The Rolls-Royce University Technology Centre
Rolls-Royce opened a new University Technology Centre (UTC) at The University of Manchester in 2004 to pursue research into innovative electrical technologies for aerospace, marine and energy applications.
The Rolls-Royce University Technology Centre in Power Conversion Systems was officially opened by Rolls-Royce Chief Operating Officer John Cheffins, just one mile from where Charles Rolls and Henry Royce forged their original partnership at Manchester’s Midland Hotel in 1904.
The Rolls-Royce UTC at Manchester is the focal point for research on Power Conversion Systems
We are seeing a progressive merging of electrical and mechanical power systems to meet the increasingly complex demands on Rolls-Royce products. This trend is creating a considerable demand for new electrical power technology and systems understanding.Paul Stein / Chief Scientific Officer, Rolls-Royce plc 2011
The vision of this development reflects the rapidly increasing importance of electrical power systems in each of the company’s key markets. The quest for enhanced technologies is driven by customer demands for improvements in performance, capabilities and services. Emerging electrical technologies have the potential to meet these demands by enabling major improvements in system integration and product functionality.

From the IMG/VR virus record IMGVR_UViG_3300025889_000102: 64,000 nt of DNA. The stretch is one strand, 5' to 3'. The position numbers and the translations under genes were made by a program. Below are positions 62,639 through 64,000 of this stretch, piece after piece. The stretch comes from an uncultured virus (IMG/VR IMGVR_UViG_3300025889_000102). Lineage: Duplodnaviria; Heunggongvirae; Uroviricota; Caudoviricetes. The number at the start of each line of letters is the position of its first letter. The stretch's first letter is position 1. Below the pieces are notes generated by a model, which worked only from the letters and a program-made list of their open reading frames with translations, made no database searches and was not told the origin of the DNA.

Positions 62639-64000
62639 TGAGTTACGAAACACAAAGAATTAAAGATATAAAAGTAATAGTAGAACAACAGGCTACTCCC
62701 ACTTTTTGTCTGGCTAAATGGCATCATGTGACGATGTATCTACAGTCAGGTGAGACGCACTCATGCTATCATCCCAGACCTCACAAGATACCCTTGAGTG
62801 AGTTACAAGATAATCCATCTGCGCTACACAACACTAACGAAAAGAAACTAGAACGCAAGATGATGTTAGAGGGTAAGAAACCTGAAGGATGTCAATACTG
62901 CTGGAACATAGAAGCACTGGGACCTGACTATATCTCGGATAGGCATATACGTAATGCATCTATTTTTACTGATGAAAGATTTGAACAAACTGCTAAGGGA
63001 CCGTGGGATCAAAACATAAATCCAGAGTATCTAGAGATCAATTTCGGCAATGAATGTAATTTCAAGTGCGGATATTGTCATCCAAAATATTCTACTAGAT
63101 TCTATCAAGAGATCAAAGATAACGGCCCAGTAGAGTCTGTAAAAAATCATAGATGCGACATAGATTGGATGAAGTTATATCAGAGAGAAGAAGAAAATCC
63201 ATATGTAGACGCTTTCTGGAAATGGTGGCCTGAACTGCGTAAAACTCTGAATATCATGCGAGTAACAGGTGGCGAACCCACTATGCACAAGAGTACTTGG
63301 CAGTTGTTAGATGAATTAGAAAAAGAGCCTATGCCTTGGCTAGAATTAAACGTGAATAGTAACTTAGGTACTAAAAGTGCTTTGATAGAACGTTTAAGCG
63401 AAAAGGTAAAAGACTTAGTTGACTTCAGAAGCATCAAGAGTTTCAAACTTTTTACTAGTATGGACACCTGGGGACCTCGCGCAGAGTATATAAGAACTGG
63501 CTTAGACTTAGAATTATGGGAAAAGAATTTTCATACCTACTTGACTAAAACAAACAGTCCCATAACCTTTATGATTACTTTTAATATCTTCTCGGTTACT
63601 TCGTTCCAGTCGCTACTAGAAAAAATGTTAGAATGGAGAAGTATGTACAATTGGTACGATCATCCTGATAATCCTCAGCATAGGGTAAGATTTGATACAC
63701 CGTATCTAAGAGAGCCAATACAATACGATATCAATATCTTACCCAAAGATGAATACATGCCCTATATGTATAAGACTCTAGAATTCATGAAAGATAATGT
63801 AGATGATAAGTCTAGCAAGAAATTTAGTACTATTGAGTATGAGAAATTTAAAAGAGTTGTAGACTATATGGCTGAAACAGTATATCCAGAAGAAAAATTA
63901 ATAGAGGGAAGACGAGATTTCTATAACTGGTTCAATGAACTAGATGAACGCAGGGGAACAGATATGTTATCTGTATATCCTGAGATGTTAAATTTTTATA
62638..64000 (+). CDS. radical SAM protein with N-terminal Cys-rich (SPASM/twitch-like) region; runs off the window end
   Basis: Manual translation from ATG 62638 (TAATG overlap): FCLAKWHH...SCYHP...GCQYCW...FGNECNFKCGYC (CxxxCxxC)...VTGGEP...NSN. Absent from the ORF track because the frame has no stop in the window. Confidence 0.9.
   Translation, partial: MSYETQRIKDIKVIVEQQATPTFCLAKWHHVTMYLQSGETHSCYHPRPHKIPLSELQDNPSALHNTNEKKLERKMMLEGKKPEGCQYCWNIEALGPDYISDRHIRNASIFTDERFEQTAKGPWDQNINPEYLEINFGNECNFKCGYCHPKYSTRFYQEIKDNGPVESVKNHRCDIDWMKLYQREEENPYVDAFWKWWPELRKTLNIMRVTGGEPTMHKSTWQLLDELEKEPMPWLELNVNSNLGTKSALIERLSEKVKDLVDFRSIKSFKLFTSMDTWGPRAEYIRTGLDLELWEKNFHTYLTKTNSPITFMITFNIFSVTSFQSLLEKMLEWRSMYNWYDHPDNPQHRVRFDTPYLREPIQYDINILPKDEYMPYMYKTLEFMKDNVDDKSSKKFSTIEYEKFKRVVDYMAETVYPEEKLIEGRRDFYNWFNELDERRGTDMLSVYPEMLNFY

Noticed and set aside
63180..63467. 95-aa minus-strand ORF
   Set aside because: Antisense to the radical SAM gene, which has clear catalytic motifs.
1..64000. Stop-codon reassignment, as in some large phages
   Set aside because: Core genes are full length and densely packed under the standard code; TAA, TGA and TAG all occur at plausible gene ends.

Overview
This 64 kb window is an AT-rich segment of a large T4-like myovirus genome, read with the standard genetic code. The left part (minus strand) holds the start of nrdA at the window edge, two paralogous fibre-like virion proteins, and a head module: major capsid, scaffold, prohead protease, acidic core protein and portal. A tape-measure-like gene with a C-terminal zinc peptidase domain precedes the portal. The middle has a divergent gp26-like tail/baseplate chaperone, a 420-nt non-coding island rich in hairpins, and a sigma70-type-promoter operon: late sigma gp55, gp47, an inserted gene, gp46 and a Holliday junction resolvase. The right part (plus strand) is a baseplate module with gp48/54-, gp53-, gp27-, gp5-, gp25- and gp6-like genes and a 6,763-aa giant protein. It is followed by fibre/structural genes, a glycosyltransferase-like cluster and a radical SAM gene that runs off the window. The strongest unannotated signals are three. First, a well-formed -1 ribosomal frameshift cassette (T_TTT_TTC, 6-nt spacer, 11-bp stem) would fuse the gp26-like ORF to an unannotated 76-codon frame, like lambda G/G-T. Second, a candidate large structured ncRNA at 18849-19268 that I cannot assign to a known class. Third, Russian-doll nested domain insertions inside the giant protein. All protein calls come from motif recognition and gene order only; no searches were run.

The Centre, part of the University's Power Conversion Group, will design electrical systems for air, sea and land vehicles which operate in 'extreme environments' like those experienced by planes at altitudes of 60,000ft and by ships submerged in freezing waters. The Centre houses a modern, industry-standard laboratory - the Intelligent Electrical Power Networks Evaluation Facility (IEPNEF) - in which all of these conditions can be tested. This major Rolls-Royce £1 million-plus facility has been installed as part of a national project to devise and develop more-electric technologies for future aircraft, marine and land-based vehicles.
Research will focus on designing electrical systems that are lighter and more efficient than the heavy pneumatic and mechanical systems used on ships and planes today. Reducing weight will reduce fuel consumption, lower emissions, increase efficiency and ultimately reduce the cost of travel.
- Aerospace - electrical system architectures, energy management, fault reconfiguration, power electronic interfaces, energy storage, intelligent agents, high-voltage cable design, low temperature power electronics
- Marine - electrical propulsion systems, electrical system modelling, rim thrusters, submarine electrical actuation systems
- Energy - superconducting technologies, fault current limiting, tidal and wind generation
Rolls-Royce student sponsorship
- Undergraduate - Power Academy
Tel: +44 (0) 161 306 4667